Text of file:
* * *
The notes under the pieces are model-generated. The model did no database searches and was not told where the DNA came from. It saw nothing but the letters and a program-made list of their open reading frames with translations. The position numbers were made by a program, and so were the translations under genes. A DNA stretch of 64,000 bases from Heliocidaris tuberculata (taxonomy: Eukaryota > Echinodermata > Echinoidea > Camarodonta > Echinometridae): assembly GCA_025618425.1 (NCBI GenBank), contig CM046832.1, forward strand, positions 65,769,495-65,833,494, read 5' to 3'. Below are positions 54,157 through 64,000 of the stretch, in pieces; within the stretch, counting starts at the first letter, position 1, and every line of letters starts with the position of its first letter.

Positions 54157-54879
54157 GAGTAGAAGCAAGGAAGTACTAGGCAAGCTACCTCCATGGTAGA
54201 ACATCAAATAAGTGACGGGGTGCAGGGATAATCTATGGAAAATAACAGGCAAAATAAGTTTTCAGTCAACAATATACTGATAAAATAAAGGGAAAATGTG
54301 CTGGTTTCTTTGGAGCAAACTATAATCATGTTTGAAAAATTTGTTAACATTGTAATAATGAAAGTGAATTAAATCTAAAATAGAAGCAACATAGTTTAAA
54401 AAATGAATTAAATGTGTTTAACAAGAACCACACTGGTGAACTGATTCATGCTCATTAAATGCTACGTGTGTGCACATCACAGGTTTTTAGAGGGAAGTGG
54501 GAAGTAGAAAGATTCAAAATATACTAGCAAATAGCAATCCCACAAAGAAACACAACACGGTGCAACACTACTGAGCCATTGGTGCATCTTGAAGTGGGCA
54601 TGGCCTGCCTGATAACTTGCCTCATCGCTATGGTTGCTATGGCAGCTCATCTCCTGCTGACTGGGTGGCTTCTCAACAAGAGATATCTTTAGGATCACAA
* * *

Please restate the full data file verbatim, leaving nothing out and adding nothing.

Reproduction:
The notes under the pieces are model-generated. The model did no database searches and was not told where the DNA came from. It saw nothing but the letters and a program-made list of their open reading frames with translations. The position numbers were made by a program, and so were the translations under genes. A DNA stretch of 64,000 bases from Heliocidaris tuberculata (taxonomy: Eukaryota > Echinodermata > Echinoidea > Camarodonta > Echinometridae): assembly GCA_025618425.1 (NCBI GenBank), contig CM046832.1, forward strand, positions 65,769,495-65,833,494, read 5' to 3'. Below are positions 54,157 through 64,000 of the stretch, in pieces; within the stretch, counting starts at the first letter, position 1, and every line of letters starts with the position of its first letter.

Positions 54157-54879
54157 GAGTAGAAGCAAGGAAGTACTAGGCAAGCTACCTCCATGGTAGA
54201 ACATCAAATAAGTGACGGGGTGCAGGGATAATCTATGGAAAATAACAGGCAAAATAAGTTTTCAGTCAACAATATACTGATAAAATAAAGGGAAAATGTG
54301 CTGGTTTCTTTGGAGCAAACTATAATCATGTTTGAAAAATTTGTTAACATTGTAATAATGAAAGTGAATTAAATCTAAAATAGAAGCAACATAGTTTAAA
54401 AAATGAATTAAATGTGTTTAACAAGAACCACACTGGTGAACTGATTCATGCTCATTAAATGCTACGTGTGTGCACATCACAGGTTTTTAGAGGGAAGTGG
54501 GAAGTAGAAAGATTCAAAATATACTAGCAAATAGCAATCCCACAAAGAAACACAACACGGTGCAACACTACTGAGCCATTGGTGCATCTTGAAGTGGGCA
54601 TGGCCTGCCTGATAACTTGCCTCATCGCTATGGTTGCTATGGCAGCTCATCTCCTGCTGACTGGGTGGCTTCTCAACAAGAGATATCTTTAGGATCACAA